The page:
A Thanksgiving Prayer

I came across this prayer yesterday and wanted to share it because it’s appropriate for the holiday tomorrow.  It’s originally from the Anglican Book of Common Prayer.

Accept, O Lord, our thanks and praise for all that you have done for us.  We thank you for the splendor of the whole creation, for the beauty of this world, for the wonder of life, and for the mystery of love.

We thank you for the blessing of family and friends, and for the loving care which surrounds us on every side.

We thank you for setting us at tasks which demand our best efforts and for leading us to accomplishments which satisfy and delight us.

We thank you also for those disappointments and failures that lead us to acknowledge our dependence on you alone.

Above all, we thank you for your Son Jesus Christ; for the truth of his Word and the example of his life; for his steadfast obedience, by which he overcame temptation; for his dying, through which he overcame death; and for his rising to life again, in which we are raised to the life of your kingdom.

Grant us the gift of your Spirit that we may know Christ and make him known; and through him, at all times and in all places, may give thanks to you in all things. Amen.

The line expressing thanksgiving for disappointments and failures grabbed me. The Holiday of Thanksgiving is one where it’s common to give thanks for the beauty of creation and for the blessings of friends and family. But our failures? Disappointments? Should we thank God for things that break our heart? Unemployment, sickness, mistakes, embarrassment, damaged relationships. Thanks be to God?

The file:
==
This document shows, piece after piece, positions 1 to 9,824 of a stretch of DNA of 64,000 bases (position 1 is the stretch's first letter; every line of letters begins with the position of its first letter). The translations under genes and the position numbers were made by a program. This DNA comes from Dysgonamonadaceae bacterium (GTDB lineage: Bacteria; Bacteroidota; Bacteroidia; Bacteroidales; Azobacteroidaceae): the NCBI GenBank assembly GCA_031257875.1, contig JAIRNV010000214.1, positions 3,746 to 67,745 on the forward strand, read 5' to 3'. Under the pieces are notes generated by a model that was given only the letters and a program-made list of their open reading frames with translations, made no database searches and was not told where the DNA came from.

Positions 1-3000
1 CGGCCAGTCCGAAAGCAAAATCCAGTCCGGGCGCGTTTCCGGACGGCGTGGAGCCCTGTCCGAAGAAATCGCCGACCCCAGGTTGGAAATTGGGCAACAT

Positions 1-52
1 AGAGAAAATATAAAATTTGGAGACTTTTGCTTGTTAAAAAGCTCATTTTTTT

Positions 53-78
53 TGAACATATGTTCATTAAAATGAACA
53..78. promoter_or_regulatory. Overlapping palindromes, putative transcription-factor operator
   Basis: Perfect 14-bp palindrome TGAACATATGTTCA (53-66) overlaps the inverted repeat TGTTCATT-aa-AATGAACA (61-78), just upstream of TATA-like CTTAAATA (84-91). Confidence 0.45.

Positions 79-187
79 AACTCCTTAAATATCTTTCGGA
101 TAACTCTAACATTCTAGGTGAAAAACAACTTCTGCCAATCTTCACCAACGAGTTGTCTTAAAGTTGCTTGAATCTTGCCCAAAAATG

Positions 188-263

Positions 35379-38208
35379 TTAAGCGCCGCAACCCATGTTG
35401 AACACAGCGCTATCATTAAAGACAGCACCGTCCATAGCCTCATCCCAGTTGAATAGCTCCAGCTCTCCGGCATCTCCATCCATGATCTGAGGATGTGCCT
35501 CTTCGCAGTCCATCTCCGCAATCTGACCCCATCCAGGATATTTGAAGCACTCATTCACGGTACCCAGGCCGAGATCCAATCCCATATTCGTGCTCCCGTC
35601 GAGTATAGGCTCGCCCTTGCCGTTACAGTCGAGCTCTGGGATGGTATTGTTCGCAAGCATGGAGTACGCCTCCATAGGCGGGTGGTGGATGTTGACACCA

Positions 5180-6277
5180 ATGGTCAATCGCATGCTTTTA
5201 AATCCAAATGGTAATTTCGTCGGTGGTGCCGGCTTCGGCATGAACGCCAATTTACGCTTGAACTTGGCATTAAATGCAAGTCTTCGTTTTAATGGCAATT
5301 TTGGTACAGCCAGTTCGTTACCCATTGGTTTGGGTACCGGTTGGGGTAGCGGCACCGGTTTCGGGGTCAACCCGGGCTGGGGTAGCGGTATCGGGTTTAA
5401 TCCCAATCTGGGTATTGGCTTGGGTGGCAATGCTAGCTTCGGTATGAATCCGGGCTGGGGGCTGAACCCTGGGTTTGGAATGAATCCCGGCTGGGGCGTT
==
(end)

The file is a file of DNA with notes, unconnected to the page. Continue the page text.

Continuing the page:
The prayer thanks God for these things because they lead us to acknowledge our dependence on God. As the scripture passage I’m preaching on this week says, “All of us have become like one who is unclean, and all our righteous acts are like filthy rags; we all shrivel up like a leaf, and like the wind our sins sweep us away. . . . Yet you, LORD, are our Father.  We are the clay, you are the potter; we are all the work of your hand.” (Isaiah 64:6-8). Like the leaves falling from the trees around us now, we can’t sustain our own life, and season come when we wither and die.  Like clay pots, we can easily break. And our only hope is in the One who is Sovereign over all creation, who like a potter can shape and mold our lives according to his will.  Thus the prayer offers thanksgiving for Christ: He whose life seemed to end in failure and disappointment, but who rose in victory and triumph. He who gives us life. He who repairs these broken pots.

Thanks be to God.

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